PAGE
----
My throttle #1 is an inovator 2000 memory walkaround. it has a hand held throttle on a cable, the cable uses phone base board plugs, when you unplug the throttle, the base remembers the last setting , so your train keeps moving while you walk to the next station to plug back in.

    My throttle # 2 is a GML Memory walkaround throttle, similar in function to the Inovator 2000, except it's chord uses a headphone jack to plug in the traveling hand held throttle.

    My throttle #3 and #4 are aristocraft radio walkaroud throttles. the base unit is wired to the layout traditionally, and the radio hand held units controll them, and through them a locomotive.

    My throttle #5 is another GML throttle..

    I have a control panel that has a six position ratary switch for each block, and the output wire froom that rotary switch runs through an on of switch, so I can lill the power to any block easily.

    also I use power routing switches, either hand laied or Peko; so I can run any train into a siding, throw the switch to the main, and the power to the siding is turned off, so I can run a different locomotive on that block.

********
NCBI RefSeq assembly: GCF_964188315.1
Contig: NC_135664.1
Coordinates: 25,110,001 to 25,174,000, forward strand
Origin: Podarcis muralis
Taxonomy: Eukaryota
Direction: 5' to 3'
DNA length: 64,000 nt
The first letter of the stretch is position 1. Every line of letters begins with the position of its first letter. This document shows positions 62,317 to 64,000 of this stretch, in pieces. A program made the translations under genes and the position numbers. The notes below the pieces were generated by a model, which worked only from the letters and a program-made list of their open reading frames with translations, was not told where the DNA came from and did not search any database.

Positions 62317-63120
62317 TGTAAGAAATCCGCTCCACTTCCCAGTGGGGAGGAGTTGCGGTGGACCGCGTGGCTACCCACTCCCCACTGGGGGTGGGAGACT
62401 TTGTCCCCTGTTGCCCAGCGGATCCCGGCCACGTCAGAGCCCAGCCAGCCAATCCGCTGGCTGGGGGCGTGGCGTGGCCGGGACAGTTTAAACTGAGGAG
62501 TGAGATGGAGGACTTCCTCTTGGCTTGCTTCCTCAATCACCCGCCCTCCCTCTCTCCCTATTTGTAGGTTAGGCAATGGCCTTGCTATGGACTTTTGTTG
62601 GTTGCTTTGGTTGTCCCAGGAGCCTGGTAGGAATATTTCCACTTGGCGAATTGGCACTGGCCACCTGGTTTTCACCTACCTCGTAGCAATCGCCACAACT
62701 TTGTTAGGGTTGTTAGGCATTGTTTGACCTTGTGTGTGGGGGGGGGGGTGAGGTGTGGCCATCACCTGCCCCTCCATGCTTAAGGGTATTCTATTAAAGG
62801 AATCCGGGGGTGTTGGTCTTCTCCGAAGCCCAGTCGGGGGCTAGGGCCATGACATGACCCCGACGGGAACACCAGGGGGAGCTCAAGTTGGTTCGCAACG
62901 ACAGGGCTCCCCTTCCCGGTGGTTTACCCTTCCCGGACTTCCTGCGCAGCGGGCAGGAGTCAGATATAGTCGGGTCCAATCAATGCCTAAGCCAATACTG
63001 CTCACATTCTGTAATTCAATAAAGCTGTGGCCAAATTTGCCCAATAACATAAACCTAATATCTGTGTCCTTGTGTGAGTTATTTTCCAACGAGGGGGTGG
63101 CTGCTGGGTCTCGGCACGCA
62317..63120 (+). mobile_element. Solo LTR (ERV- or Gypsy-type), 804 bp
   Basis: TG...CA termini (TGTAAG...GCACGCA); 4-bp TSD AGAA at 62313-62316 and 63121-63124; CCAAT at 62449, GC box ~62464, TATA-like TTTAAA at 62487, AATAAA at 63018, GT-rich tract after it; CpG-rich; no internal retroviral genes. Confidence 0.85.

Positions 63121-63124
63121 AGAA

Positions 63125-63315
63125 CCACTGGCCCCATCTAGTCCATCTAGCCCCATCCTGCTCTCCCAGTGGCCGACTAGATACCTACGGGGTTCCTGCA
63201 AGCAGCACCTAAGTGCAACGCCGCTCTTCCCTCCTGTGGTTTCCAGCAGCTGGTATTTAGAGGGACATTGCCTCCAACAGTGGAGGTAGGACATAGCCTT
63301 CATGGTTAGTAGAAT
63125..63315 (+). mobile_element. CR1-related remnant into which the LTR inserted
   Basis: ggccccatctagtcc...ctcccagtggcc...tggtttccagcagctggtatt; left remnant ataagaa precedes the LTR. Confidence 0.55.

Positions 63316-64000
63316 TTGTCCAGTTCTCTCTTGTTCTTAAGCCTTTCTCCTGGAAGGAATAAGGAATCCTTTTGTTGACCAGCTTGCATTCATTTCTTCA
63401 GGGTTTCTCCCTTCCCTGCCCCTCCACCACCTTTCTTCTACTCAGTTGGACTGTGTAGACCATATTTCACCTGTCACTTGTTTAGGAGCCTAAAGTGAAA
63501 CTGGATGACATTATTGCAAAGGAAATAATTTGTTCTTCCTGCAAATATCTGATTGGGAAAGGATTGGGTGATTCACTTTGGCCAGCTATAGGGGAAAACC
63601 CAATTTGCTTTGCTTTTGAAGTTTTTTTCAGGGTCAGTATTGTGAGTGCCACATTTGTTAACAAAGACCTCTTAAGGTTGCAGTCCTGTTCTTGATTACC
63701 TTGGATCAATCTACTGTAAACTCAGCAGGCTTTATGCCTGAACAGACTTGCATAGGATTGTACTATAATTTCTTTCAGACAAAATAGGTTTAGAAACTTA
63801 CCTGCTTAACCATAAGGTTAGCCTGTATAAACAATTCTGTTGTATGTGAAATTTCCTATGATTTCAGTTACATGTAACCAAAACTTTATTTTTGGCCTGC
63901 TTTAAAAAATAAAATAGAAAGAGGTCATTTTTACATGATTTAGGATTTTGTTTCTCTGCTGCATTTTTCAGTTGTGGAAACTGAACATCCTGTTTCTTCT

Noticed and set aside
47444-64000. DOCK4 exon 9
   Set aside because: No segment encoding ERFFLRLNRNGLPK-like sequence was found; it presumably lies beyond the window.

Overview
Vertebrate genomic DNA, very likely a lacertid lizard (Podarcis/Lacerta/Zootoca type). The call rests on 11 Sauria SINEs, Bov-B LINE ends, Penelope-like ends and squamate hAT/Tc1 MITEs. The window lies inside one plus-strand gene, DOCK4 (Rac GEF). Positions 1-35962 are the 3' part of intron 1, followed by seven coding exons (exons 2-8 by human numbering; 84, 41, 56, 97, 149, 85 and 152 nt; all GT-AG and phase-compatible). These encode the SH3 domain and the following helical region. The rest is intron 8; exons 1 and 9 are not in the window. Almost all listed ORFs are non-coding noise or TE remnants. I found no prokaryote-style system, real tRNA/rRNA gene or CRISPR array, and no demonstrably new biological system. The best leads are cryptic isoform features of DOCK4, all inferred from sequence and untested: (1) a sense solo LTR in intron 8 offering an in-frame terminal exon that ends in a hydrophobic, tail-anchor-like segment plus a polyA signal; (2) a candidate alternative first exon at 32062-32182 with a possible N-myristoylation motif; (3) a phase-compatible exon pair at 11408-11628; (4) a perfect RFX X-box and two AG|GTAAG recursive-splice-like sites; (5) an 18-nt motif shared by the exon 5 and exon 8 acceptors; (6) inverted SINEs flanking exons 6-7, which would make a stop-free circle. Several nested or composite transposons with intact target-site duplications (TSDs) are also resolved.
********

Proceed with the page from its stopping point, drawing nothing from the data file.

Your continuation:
I have been using a set up like that for over fourty years, and it is easy as pie to me; that said the back side of my control pannel looks like a spagetti bowl; and may be intimidating to some one who is not used to it.

    I also use DCC at the club, where we have a digitrax system. I am learning DCC, have done some sound decoder installations, and DCC has some advatages; the largest being sound. I have a lot of old brass locomotives, many of them too small to fit a decoder, and almost all of them would need to be remotored; so I am not tempted to go with DCC at home. I have purchased a basic NCE DCC system which I use to program locomotives, and to power a small HON3 portable layout for my single narrow gauge sound locomotive. I much prefer the NCE system over the digitrax, as the documentation is much beter on the NCE system, and I have had much bettter luck programming. My layout thread is in the logging mining and industrial section, my Narrow gauge efforsts have threads in the narrow gauge section.

    Both the cost and complexity issues of DC VS DCC will depend on the number of locomotives you have, and the dificulty and expence involved to get decoders in them , and the number of throttles you want to have available . for me good sound is the reason to go with DCC, and that means a Tsunami in every locomotive, that translates to close to $100 per locomotive. In all things, you don't need a lot of locomotives; one really good running locomotives is better than six or ten mediocre runing locomotives. If you have one really good running locomotive with really good sound, you will find yourself running that locomotive most all of the time, and the others will just sit there.